C.B.: Is everyone in your business involved on social networks?

Many are, yes. Some aren’t. The real value in social media comes out of honesty and personal passion. It’s always best when people embrace social media in their own time. In our case, involvement has definitely risen over the last year, with some really getting into it, while others are just dipping their toes in the water. Both approaches are valid, as long as what is put out there remains true to personal and company values. Luckily, everyone involved understands that pretty well.

C.B.: How do you manage all of the different channels?

In some ways, the channels are really secondary to the approach. Managing them is a question of providing useful information and by engaging with others on a daily basis. A part of social media is about telling the story of our company, about how we’re getting better everyday, and about how our interactions with others affects how that story goes. And it’s about being prepared to transparently deal with situations when we don’t do a good job, or when people get upset even when we’ve done our best. In this respect, staying true to our core values of respect for others is the key tool in managing our presence online, regardless of which channel it happens to be.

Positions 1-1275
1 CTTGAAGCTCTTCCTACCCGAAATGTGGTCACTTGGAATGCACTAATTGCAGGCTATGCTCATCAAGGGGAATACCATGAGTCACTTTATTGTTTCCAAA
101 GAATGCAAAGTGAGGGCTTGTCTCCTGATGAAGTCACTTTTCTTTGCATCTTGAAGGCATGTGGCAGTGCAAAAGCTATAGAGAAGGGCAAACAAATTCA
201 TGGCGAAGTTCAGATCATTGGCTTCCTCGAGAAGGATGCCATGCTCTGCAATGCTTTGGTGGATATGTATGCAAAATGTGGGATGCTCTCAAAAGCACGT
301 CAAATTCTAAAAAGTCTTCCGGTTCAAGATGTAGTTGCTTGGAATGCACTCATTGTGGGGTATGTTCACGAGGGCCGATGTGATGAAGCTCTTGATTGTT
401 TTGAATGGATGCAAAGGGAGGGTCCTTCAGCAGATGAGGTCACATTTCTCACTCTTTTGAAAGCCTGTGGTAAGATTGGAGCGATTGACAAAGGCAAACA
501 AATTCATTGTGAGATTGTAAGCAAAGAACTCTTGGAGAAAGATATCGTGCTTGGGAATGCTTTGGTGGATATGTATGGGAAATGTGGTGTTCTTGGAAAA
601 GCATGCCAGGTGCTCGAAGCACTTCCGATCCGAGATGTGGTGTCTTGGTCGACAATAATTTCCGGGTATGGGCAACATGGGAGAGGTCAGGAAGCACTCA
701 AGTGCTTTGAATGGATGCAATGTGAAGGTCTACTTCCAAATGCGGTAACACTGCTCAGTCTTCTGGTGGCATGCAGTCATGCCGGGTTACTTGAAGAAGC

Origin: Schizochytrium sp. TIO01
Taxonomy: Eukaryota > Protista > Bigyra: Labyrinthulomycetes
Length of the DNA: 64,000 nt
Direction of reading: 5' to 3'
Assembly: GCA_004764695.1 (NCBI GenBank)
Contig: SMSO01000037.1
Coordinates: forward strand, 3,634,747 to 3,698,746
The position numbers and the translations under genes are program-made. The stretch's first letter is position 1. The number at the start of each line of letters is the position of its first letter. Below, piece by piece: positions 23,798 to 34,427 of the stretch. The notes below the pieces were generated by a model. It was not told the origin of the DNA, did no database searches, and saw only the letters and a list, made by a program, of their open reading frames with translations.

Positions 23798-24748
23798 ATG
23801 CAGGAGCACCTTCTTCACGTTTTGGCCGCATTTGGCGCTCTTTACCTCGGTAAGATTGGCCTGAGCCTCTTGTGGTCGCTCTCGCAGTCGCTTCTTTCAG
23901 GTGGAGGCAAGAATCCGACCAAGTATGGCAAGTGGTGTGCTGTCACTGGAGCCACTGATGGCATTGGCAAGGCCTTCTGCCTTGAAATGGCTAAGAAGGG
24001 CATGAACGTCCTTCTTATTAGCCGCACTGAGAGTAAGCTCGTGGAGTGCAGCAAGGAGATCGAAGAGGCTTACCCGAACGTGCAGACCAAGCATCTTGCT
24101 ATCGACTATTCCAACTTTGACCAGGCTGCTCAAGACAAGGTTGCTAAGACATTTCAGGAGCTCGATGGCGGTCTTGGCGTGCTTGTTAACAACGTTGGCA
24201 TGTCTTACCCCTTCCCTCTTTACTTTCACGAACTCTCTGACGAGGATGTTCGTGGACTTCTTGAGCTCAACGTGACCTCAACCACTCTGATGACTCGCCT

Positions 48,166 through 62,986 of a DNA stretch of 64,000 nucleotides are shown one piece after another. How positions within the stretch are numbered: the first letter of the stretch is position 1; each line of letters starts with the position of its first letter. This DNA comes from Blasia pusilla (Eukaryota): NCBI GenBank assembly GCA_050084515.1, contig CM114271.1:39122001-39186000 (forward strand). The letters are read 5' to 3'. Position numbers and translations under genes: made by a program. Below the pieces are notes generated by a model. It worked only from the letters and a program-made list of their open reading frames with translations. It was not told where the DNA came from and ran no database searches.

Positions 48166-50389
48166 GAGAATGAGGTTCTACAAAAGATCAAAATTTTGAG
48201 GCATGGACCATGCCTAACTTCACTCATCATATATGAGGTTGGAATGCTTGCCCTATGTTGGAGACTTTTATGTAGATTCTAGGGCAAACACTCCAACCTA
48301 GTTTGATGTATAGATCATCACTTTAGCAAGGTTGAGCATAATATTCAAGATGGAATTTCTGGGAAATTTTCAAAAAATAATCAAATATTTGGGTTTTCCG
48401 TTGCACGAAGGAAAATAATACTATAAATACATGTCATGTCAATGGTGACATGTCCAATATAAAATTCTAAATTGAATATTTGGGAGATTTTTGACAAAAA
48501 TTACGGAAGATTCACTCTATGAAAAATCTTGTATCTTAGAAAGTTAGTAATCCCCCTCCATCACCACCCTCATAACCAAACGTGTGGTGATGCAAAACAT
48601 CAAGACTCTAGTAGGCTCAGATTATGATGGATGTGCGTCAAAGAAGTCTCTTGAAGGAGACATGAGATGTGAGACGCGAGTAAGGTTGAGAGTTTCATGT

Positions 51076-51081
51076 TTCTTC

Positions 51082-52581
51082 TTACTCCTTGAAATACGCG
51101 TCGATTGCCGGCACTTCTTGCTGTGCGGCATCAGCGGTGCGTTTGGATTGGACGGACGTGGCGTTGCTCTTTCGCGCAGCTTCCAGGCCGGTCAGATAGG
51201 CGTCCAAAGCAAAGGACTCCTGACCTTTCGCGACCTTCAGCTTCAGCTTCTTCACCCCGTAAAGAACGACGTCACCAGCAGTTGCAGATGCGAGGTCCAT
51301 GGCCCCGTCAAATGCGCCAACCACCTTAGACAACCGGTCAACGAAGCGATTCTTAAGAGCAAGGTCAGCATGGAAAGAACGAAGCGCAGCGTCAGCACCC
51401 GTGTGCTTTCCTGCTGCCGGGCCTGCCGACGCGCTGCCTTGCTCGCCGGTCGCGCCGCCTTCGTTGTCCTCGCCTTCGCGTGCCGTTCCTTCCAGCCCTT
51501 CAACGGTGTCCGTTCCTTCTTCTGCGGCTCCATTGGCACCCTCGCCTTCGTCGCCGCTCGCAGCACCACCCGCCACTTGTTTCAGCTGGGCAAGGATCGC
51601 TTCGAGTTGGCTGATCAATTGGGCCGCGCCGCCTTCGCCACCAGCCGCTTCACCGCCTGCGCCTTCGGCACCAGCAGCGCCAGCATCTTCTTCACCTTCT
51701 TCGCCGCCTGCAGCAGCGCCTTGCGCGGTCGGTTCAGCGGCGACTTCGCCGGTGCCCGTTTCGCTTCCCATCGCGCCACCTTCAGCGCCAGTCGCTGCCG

C.B.: What advice do you have for others wanting to get involved with social media for their business?

I have lots of advice!

1. Be prepared to listen more than talk. After you’ve finished listening, always add value in some way – be helpful.

2. Ask questions of the experts, once you’ve used your powers of discernment to find out who those experts are (there are a lot of would-be ‘gurus’ out there).

3. Start a social media presence because you want to build relationships, not sell to customers. The relationships you foster today may result in the customers you sell to tomorrow, but it rarely works the other way around in a social media space.

4. Find out who in your organization is passionate about social media, and empower them to get involved without trying to control every little aspect of how they do it.

5. Take risks; show yourself as a person or group of people, not as a brand. Relinquish control over your brand so that your customers have a voice in determining what your brand means based on how you interact with them.

6. And above all – KEEP IT UP! Social media is a slow road to success, with no silver bullets that you can design or expect. Just stick to your ethics, your values, and to those things which are true to your personality, including passions and interests that may have nothing to do with what you’re trying to sell. Your audience will decide how successful you’ll be based on these factors, not you. That’s the scary part, and the rewarding part at the same time.

Thank you, Jeff!

Comments? Questions? Reactions?

How would you apply these insights to your flooring business?